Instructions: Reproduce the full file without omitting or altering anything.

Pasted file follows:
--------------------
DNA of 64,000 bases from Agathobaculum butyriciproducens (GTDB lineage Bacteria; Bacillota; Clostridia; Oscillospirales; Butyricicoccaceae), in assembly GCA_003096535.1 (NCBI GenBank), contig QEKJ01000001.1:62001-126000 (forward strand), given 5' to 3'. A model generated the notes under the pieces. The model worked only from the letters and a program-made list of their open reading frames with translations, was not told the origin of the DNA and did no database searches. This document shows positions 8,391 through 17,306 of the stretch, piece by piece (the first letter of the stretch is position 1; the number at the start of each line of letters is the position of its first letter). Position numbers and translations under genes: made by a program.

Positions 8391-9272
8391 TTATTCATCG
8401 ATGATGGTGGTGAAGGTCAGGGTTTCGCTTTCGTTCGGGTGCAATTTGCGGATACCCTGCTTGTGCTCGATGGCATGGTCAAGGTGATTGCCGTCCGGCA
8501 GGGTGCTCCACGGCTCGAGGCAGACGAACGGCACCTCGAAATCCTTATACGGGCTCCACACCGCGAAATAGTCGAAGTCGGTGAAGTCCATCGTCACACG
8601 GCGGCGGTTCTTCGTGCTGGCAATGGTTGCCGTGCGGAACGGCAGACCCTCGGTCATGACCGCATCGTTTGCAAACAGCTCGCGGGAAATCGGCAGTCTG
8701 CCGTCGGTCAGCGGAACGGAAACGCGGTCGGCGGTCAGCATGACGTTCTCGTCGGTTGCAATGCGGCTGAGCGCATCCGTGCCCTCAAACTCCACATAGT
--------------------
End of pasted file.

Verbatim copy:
DNA of 64,000 bases from Agathobaculum butyriciproducens (GTDB lineage Bacteria; Bacillota; Clostridia; Oscillospirales; Butyricicoccaceae), in assembly GCA_003096535.1 (NCBI GenBank), contig QEKJ01000001.1:62001-126000 (forward strand), given 5' to 3'. A model generated the notes under the pieces. The model worked only from the letters and a program-made list of their open reading frames with translations, was not told the origin of the DNA and did no database searches. This document shows positions 8,391 through 17,306 of the stretch, piece by piece (the first letter of the stretch is position 1; the number at the start of each line of letters is the position of its first letter). Position numbers and translations under genes: made by a program.

Positions 8391-9272
8391 TTATTCATCG
8401 ATGATGGTGGTGAAGGTCAGGGTTTCGCTTTCGTTCGGGTGCAATTTGCGGATACCCTGCTTGTGCTCGATGGCATGGTCAAGGTGATTGCCGTCCGGCA
8501 GGGTGCTCCACGGCTCGAGGCAGACGAACGGCACCTCGAAATCCTTATACGGGCTCCACACCGCGAAATAGTCGAAGTCGGTGAAGTCCATCGTCACACG
8601 GCGGCGGTTCTTCGTGCTGGCAATGGTTGCCGTGCGGAACGGCAGACCCTCGGTCATGACCGCATCGTTTGCAAACAGCTCGCGGGAAATCGGCAGTCTG
8701 CCGTCGGTCAGCGGAACGGAAACGCGGTCGGCGGTCAGCATGACGTTCTCGTCGGTTGCAATGCGGCTGAGCGCATCCGTGCCCTCAAACTCCACATAGT